Amid global terrorism and national economic woes, it's no wonder that many of us suffer from anxiety. And even those without a clincial-grade level of anxiousness may suffer from occasional social anxiety.
The high and apparently increasing rates of emotional disorders and problems of everyday living among college students have generated great concern on campuses throughout the nation. Here I present a sample of views expressed by K–12 teachers, professors, employers, parents, and students about the sources of students’ emotional and coping difficulties.
Being haunted by the idea that other people are “better” at holiday celebrations than we are can drive us to “fix” our own family’s time together. But this preoccupation with “getting it right” can become an emotional wedge between ourselves and those we’re trying to please.
A psychiatric patient who throws a tray table has committed a criminal offense and may be the object of “lethal force.” Any concept that the symptoms of psychiatric patients may involve aggression and agitation – and should be the object of medical not police attention -- has been lost here.
Have you seen all the drug commercials lately? The rise in prescriptions for anxiety and depression in America, along with increasing lifestyle illness begs our individual and collective attention and action.
In this provocative blog post, I report on how much of what we know about therapy is based on clinical trials where the outcome is how much distress is reduced over weeks and months. Two, new meta-analyses provide evidence that the amount of distress people with anxiety and mood disorders experience has only a small association with how much impairment they experience.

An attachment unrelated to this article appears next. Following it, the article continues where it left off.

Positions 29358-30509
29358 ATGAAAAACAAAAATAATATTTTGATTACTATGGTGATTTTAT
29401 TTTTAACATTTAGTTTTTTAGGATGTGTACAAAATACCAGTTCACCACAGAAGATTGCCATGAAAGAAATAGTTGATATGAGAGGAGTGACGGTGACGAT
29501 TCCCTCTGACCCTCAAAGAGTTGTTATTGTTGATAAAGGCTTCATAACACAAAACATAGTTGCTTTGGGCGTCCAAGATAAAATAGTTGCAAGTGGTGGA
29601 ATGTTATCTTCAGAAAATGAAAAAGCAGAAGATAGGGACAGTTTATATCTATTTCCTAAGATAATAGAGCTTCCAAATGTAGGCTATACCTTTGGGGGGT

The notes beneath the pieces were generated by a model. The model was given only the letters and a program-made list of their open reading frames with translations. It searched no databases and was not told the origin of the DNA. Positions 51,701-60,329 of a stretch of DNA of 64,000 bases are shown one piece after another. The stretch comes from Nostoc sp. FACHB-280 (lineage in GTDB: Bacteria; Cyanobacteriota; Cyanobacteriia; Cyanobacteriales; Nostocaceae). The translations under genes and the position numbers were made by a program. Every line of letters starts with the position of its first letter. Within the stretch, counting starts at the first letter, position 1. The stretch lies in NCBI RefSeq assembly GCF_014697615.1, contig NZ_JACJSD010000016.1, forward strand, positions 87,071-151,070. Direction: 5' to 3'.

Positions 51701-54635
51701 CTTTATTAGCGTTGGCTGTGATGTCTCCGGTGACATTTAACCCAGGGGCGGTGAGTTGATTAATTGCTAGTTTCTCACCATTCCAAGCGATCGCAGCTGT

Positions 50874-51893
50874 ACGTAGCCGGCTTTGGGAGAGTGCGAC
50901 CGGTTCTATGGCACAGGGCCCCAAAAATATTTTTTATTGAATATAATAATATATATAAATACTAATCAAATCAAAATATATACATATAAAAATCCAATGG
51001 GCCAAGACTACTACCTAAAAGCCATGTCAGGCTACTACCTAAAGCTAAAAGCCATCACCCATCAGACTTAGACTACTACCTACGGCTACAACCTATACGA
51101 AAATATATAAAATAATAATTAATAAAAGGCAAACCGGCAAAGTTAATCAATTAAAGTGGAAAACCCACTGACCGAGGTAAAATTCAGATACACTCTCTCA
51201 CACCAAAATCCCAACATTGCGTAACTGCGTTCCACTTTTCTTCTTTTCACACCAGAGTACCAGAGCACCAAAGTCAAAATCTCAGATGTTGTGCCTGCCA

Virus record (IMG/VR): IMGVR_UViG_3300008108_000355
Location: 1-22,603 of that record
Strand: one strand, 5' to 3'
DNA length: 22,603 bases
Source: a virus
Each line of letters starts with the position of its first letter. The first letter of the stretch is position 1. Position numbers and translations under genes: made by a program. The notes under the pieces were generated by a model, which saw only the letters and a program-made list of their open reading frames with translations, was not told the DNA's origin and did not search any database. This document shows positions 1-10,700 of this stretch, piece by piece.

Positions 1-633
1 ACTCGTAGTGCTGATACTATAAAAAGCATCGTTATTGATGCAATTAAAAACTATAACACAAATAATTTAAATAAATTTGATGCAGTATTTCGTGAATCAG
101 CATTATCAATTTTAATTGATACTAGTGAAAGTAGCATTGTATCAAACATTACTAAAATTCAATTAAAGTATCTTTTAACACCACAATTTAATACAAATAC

After devastating national or international tragedies, we all find ourselves living in a world that is materially the same but psychologically altered. Finding a way to feel safe is essential to living well and thriving. Follow these four steps to help you and your family feel secure in times of tragedy.
Fear of failure is about the perceptions that you hold about failure and, for the vast majority of people, those perceptions are entirely disconnected from the reality of their lives. You perceive that bad things will happen if you fail, but the reality is that nothing particularly bad, aside from some disappointment, will likely result from a failure.